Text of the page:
In the North, then, in the late 40’s and 50’s, well-staffed and well-financed Jewish organizations usually had the support of much more poorly staffed and poorly financed Negro organizations in fighting for legislation that advanced the interests of both groups, even though they stood on very different steps in the economic and occupational ladder. For the same law permitted a Jew to challenge exclusion from a Fifth Avenue cooperative apartment and a Negro to challenge exclusion from a much more modest apartment building.

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This situation is now changing. As the Negro masses have become more active and more militant in their own interests, their feelings have become more relevant, and have forced themselves to the surface; and Jewish leaders—of unions, of defense and civil rights organizations—as well as businessmen, housewives, and home-owners, have been confronted for the first time with demands from Negro organizations that, they find, cannot serve as the basis of a common effort. The new developments feed each other, and it would be impossible to say which came first. The resistance of Jewish organizations and individual Jews to such demands as preferential union membership and preferential hiring, and to the insistence on the primacy of integration over all other educational objectives, breeds antagonism among former Negro allies. The “white liberal,” who is attacked as a false friend unwilling to support demands which affect him or his, and as probably prejudiced to boot, is generally (even if this is not spelled out) the white Jewish liberal—and it could hardly be otherwise, in view of the predominance of Jews among liberals, particularly in major cities like New York, Chicago, Philadelphia, and Los Angeles. This Jewish resistance, however, is often based not only on the demands themselves, but on a growing awareness of the depths of Negro antagonism to the world that Jewish liberalism considers desirable.

One important new element in the situation, then, is that the feelings of the Negro masses have become politically relevant and meaningful in a way that they were not in 1935 or 1943. In those years, too, the Negroes of Harlem rioted, and broke the show windows of the Jewish-owned stores, and looted their contents. But these earlier outbreaks—which in terms of the feelings involved were very similar to the outbreaks of last summer—were not tied up with a great civil rights movement. While the Negro leaders of today could deny all responsibility for such outbreaks, and could point out that this kind of hoodlumism had been endemic in the Negro ghettos since the depression, the growing tendency toward militancy in the civil rights movement meant that the leadership would inevitably be charged with responsibility—as they were not in 1935 and 1943 (except for Communists and race radicals). Moreover, the feelings of the Negro masses were now in greater measure shared by middle-class and white-collar and leadership groups. And this is also strikingly new.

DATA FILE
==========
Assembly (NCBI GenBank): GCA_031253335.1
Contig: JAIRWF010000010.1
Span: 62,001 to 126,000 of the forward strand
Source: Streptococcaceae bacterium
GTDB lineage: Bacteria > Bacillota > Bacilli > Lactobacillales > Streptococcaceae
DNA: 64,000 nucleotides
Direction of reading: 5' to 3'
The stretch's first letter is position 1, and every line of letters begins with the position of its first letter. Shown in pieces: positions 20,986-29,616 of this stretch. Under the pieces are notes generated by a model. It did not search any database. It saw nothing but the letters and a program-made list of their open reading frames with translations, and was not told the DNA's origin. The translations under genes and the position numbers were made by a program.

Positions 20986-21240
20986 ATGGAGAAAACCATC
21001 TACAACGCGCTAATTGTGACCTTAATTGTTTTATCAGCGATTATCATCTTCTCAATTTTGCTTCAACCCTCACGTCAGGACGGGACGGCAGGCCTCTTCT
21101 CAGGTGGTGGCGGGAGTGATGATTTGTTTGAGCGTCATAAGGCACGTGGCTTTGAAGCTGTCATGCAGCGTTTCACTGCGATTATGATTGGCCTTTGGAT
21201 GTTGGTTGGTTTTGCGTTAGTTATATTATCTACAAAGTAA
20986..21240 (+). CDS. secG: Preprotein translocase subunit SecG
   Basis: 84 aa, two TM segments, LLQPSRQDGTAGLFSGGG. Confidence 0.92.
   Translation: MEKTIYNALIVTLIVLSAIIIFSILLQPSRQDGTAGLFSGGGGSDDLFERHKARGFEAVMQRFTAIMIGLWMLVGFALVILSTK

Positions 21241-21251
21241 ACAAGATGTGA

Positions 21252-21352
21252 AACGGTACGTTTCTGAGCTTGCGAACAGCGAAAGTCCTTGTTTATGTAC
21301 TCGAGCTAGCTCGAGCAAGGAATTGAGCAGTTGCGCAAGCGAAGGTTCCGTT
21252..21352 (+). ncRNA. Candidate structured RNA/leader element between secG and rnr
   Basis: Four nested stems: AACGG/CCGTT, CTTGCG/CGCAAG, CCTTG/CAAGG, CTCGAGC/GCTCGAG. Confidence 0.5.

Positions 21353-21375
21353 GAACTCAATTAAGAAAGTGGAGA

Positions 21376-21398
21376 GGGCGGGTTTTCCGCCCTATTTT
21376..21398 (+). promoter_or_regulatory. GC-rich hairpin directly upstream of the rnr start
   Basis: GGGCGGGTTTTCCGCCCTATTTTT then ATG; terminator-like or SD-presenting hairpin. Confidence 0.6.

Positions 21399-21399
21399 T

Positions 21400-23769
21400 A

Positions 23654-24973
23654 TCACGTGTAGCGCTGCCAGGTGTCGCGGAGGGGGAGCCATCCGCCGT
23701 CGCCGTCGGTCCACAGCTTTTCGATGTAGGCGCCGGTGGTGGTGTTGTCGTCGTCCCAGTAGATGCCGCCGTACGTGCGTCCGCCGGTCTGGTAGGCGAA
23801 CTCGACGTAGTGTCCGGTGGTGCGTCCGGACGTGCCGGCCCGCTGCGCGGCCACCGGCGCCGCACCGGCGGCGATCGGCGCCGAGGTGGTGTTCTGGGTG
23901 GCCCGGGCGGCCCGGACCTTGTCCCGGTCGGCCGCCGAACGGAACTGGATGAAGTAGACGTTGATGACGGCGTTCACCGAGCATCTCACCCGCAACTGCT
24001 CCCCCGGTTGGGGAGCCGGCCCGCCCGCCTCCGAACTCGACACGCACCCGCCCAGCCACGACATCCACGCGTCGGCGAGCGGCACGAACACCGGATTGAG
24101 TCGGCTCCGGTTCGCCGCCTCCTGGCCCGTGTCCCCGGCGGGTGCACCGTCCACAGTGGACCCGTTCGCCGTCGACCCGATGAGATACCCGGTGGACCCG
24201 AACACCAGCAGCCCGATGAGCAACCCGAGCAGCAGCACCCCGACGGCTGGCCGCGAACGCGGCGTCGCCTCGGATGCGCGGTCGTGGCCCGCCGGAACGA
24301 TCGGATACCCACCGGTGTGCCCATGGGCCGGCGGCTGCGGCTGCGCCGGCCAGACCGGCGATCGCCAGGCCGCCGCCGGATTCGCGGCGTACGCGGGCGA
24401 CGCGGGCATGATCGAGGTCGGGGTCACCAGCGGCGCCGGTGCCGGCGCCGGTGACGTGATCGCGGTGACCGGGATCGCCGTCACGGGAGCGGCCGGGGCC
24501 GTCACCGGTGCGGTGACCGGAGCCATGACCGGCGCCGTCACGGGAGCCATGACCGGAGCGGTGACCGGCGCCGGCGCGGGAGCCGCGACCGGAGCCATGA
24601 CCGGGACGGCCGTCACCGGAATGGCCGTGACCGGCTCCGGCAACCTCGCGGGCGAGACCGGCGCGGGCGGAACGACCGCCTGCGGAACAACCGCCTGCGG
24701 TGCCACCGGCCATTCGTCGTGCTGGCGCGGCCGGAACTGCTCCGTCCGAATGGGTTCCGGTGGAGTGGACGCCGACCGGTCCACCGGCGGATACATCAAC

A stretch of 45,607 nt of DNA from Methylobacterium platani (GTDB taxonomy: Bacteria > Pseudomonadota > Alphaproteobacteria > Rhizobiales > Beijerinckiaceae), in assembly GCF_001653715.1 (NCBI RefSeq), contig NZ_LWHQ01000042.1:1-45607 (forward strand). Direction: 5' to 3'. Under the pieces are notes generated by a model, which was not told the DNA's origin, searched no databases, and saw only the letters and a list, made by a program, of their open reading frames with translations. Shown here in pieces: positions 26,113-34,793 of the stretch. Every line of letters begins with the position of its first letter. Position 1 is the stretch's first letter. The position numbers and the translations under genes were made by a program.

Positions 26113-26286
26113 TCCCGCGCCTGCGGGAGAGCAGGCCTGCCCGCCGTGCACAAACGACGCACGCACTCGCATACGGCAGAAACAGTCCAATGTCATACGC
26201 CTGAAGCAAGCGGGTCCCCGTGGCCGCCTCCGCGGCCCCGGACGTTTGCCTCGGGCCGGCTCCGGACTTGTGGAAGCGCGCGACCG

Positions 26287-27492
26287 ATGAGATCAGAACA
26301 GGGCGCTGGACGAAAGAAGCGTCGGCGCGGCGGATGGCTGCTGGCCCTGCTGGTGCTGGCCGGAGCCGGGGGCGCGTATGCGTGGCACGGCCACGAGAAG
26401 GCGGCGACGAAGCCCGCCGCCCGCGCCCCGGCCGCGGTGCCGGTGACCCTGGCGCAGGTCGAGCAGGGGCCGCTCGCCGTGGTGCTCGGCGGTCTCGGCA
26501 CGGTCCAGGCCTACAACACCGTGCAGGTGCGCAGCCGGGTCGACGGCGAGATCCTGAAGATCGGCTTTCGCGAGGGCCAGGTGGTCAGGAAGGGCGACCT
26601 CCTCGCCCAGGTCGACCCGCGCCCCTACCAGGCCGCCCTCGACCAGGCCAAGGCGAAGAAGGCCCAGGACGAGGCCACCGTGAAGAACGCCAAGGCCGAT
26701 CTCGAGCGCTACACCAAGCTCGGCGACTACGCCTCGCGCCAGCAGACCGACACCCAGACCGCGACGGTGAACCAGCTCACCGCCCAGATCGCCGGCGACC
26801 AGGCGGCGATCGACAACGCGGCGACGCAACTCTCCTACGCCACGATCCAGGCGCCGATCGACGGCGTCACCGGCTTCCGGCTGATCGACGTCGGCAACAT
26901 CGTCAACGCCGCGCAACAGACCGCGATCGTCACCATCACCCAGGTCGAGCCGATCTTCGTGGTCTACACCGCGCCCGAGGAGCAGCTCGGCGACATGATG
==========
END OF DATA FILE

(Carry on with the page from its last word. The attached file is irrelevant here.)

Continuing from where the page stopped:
For the Negro no longer confronts the Jew only as tenant, servant, customer, worker. The rise of Negro teachers, social workers, and civil servants in considerable numbers means another kind of confrontation. Once again, the accidents of history have put the Jew just ahead of the Negro, and just above him. Now the Negro teacher works under a Jewish principal, the Negro social worker under a Jewish supervisor. When HARYOU issued its huge report, Youth in the Ghetto, last summer, only one of some 800 school principals in the New York system was a Negro, and only four of the 1,200 top-level administrative positions in the system were filled by Negroes! But as significant as these ridiculously tiny percentages is the fact that most of the other principalships and administrative positions are filled by Jews who poured into the educational system during the 30’s and are now well advanced within it, while thousands of Negroes, comparative latecomers, have inferior jobs. And what makes the situation even worse is that part of the blame for the poor education of Negro children can be placed on this white (but concretely Jewish) dominance. As the HARYOU report states (though indicating that this is only one possible point of view):

Public school teachers in New York City come largely from the city colleges, which have a dominant pupil population from a culture which prepares the child from birth for competition of a most strenuous type. These students are largely white, middle-class, growing up in segregated white communities where, by and large, their only contact with the Negro finds him in positions of servitude. . . . Responsible positions, even within the neighborhood schools, are in the main held by people who perceivably differ from [the Negro pupils]. The dearth of Negro principals, assistants and supervisors is a most glaring deficit and one which leaves a marked, unwholesome effect upon the child’s self-image. . . .The competitive culture from which the bulk of the teachers come, with the attendant arrogance of intellectual superiority of its members, lends itself readily to the class system within the school . . . which in effect perpetuates the academic pre-eminence of the dominant group.